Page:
Well-Being Prevention & Cures

Early intervention can help treat peanut allergies in young children, study says

(Tanawut Punketnakorn/iStock)

Story at a glance

  • A new study on children with peanut allergies was published in the journal Lancet.
  • The study found that early intervention for treating young children with peanut allergies can help them significantly lessen or fully-overcome their allergy.
  • About 2.5 percent of children in the U.S. suffer from a peanut allergy.

A new study has found that early intervention for treating young children with peanut allergies can help them significantly lessen or fully-overcome their allergy. 

Researchers behind the study published in the journal Lancet gave increasing amounts of peanut protein powder to children with peanut allergies ranging from ages from 12 to 4 years old for 134 weeks. At this point, three-quarters of the children given the therapy were able to tolerate exposure of up to 16 peanuts without having an allergic reaction.  

Following 26 weeks of avoiding exposure to the allergen altogether after the therapy, one-fifth still had the same exposure tolerance.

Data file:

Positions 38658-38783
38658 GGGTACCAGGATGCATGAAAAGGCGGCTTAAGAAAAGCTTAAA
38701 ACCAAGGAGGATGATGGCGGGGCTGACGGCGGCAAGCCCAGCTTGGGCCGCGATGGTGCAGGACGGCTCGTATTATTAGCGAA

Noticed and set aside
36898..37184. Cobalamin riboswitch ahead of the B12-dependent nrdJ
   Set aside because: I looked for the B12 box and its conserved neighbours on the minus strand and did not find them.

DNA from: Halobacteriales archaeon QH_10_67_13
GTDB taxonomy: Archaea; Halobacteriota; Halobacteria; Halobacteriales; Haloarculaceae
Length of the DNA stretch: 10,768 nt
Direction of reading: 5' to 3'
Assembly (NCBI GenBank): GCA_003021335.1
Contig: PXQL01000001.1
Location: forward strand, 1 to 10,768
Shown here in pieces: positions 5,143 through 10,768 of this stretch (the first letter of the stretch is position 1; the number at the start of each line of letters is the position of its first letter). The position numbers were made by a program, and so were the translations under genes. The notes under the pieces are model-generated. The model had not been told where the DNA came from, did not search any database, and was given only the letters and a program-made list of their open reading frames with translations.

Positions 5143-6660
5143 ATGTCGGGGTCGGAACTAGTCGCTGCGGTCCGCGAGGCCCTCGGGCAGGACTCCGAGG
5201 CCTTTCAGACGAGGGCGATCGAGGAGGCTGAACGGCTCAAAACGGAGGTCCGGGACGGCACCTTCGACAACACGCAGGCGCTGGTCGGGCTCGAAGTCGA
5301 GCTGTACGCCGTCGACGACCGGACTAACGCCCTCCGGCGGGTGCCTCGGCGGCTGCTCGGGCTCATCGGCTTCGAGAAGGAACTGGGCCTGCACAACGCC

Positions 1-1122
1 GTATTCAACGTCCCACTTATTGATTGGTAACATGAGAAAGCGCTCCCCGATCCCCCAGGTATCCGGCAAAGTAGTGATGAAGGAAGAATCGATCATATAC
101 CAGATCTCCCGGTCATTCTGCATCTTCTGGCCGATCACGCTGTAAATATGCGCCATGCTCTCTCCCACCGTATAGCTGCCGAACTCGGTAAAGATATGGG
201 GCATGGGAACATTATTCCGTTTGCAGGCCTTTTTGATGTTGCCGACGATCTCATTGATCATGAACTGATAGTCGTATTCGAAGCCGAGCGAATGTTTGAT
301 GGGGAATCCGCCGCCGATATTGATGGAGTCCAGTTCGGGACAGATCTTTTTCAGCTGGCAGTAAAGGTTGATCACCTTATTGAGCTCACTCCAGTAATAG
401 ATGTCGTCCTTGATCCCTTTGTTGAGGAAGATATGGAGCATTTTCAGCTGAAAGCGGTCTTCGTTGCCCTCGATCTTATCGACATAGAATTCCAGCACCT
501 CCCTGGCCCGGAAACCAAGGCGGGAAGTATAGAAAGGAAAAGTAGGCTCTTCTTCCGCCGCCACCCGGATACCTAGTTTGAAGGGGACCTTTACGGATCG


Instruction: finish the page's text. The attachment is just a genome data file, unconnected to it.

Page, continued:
“In children with a peanut allergy, initiation of peanut oral immunotherapy before age 4 years was associated with an increase in both desensitization and remission,” the researchers wrote. 


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There is a similar existing treatment for children with peanut allergies, however, the treatment is only applicable for children 4 years and older.  

Further, the approved treatment only provides protection for small-scale accidental exposures and still advocates for the avoidance of the nuts, as well as having an EpiPen or other medication on-hand in the event of such an exposure.  

About 2.5 percent of children in the U.S. suffer from a peanut allergy. 


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